“So the fact that about 70% of members asked to return on Jan. 4 did not request a leave is not an indication of confidence in CPS’ plan. It’s an indication that CPS is forcing them to choose between safety and livelihood, and they cannot afford to sacrifice their livelihoods,” CTU leaders said.
Staff waits, worries
D’Andrea Clark’s request to work from home because she has lung disease was originally approved. But days before Christmas, she got another message from CPS stating her request was void, leaving her unsure about what she will do next week.
“I’m hoping that CPS, as well as our mayor, makes the right decision,” said Clark, who works as a special education classroom assistant at John B. Drake Elementary near Bronzeville. “I don’t know what I can do.”
Since Monday, Clark has called the district and her union, SEIU Local 73, trying to get more information about why her request that was initially granted was later denied.
In the 60616 Zip code where the school is located, more than 2,400 people have tested positive for the virus and 55 deaths were related to COVID-19, according to statistics from the city. She doesn’t want to take a leave of absence because she provides for her three children and has to pay her mortgage.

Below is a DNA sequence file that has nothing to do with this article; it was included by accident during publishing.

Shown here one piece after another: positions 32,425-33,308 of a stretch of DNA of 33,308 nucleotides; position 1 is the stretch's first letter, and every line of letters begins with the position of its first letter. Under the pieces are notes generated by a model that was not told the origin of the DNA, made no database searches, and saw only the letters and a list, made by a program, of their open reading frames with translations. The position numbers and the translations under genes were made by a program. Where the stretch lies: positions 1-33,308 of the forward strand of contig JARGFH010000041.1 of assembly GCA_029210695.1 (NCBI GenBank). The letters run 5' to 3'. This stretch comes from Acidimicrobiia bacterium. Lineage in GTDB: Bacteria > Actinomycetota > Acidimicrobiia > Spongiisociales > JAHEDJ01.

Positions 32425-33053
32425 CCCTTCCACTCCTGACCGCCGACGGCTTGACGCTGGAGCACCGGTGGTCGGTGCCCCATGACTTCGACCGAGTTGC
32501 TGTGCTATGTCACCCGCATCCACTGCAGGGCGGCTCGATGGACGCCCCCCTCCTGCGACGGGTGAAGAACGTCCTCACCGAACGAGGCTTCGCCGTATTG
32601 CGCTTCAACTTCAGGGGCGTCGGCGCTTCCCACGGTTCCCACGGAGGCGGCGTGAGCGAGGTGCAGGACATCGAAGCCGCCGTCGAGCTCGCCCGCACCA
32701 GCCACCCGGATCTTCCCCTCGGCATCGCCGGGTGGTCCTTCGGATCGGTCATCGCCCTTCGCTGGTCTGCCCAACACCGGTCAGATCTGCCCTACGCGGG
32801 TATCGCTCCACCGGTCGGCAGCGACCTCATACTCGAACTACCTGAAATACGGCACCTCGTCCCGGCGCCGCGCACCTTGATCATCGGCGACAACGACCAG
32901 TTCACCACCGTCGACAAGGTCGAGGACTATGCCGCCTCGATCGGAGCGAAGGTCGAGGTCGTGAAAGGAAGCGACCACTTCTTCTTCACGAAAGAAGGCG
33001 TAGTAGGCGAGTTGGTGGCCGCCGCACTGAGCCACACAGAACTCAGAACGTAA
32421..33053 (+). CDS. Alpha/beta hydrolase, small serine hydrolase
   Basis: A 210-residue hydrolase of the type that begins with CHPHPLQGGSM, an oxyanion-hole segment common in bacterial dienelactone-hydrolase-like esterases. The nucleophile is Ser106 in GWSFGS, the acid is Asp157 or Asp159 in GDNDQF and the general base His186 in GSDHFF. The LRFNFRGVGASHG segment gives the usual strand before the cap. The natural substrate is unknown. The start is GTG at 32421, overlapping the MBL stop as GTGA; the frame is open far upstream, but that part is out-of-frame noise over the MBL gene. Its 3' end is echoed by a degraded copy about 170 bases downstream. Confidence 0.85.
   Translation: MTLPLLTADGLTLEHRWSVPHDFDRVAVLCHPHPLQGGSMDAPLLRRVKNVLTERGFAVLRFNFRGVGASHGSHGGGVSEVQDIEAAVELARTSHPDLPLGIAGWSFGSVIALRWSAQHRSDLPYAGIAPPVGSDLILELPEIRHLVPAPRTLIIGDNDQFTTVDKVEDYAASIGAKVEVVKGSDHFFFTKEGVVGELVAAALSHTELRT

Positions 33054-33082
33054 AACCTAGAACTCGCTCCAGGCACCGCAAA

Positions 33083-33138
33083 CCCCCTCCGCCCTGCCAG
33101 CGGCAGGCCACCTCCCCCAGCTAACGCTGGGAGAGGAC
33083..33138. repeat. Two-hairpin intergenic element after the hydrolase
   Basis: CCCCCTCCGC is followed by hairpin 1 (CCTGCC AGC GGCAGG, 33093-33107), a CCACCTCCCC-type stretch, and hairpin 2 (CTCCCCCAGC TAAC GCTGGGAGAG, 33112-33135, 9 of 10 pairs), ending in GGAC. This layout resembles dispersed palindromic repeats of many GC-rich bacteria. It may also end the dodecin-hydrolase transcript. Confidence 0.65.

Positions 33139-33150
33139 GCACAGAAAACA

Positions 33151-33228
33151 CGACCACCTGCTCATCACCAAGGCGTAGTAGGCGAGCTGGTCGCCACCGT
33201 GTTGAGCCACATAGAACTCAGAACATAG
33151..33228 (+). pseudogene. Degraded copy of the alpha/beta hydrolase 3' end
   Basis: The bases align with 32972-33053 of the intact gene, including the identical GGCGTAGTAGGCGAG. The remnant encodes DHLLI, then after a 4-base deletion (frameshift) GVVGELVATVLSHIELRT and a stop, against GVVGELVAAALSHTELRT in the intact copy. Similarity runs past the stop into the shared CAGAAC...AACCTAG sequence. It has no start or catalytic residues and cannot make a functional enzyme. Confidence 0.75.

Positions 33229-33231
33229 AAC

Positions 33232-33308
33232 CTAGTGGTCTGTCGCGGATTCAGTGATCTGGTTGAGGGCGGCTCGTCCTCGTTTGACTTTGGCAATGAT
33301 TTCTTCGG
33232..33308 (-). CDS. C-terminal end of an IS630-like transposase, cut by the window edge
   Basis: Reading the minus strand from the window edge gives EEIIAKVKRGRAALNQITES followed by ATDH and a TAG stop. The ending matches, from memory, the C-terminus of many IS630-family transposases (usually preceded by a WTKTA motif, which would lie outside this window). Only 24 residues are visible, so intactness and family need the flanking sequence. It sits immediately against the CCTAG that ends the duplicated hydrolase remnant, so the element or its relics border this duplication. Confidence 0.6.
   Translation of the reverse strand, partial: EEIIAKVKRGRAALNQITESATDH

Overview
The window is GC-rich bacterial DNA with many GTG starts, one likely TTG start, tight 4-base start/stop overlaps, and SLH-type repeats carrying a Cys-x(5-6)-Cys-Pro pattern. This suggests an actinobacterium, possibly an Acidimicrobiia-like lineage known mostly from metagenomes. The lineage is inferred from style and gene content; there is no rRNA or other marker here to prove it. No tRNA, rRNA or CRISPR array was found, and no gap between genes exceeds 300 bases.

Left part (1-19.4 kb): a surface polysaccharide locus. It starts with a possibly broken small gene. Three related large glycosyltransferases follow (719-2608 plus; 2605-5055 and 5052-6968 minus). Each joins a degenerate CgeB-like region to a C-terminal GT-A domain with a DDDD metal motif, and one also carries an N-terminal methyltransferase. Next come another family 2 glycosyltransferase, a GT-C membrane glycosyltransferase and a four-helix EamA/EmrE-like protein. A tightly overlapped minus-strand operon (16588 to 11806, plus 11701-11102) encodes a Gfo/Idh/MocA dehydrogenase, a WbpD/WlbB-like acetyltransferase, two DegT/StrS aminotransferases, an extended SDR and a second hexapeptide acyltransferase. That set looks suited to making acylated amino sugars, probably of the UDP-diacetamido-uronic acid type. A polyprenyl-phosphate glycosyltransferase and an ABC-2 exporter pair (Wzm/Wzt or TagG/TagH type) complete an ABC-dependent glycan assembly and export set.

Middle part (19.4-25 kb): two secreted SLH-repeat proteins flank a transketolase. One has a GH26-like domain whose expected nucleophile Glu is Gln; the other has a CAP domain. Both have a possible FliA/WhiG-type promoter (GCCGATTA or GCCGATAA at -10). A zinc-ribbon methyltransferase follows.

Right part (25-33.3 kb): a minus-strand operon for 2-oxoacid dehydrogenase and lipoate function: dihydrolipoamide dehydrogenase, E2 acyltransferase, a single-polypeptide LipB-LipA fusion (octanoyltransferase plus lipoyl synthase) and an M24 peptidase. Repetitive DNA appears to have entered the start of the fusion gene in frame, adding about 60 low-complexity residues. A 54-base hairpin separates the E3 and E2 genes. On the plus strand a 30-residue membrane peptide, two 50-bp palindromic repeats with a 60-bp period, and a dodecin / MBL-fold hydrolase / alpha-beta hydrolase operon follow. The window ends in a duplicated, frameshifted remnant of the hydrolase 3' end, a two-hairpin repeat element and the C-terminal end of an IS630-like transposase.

She already spent most of November sick with COVID-19 that required a hospital visit. Although she has since tested negative, she continues to deal with headaches and lingering effects to the left side of her face.
Clark is worried about news of a new strain of the virus. And working with diverse learners makes it difficult to social distance, because she would have to change diapers for some students and hold the hands of others, she said.
“I know my babies need help,” Clark said, referring to the students she works with. “They need me to be there one on one, sometimes they just need a little hug from me. Believe me, I know my babies need it, but it’s too much of a risk for my babies, and it’s too much of a risk for me.”
Naomi Byrd, a special education classroom assistant at William K. New Sullivan Elementary School in the Bush neighborhood, is still waiting to hear if her request to continue working remotely was approved or denied. Byrd is the primary caretaker for her mother who is over 80 and has a heart condition, and she is concerned going back to school will put her mother at risk.
The school is located in the 60617 Zip code where more than 5,600 residents have tested positive for the virus and 109 deaths were related to COVID-19, according to statistics from the city.
Byrd said she was told about 16 diverse learning students will return to school, but some will be students she hasn’t worked with before. She is considering taking a leave of absence if her request is denied, but that will also likely mean she will have to recalculate her retirement plans.
“My biggest fear is if I get [COVID], I can give it to her,” Byrd said, referring to her elderly mother. “She has some years left, I don’t want to do anything to bring it back.”
Elvia Malagón’s reporting on social justice and income inequality is made possible by a grant from The Chicago Community Trust.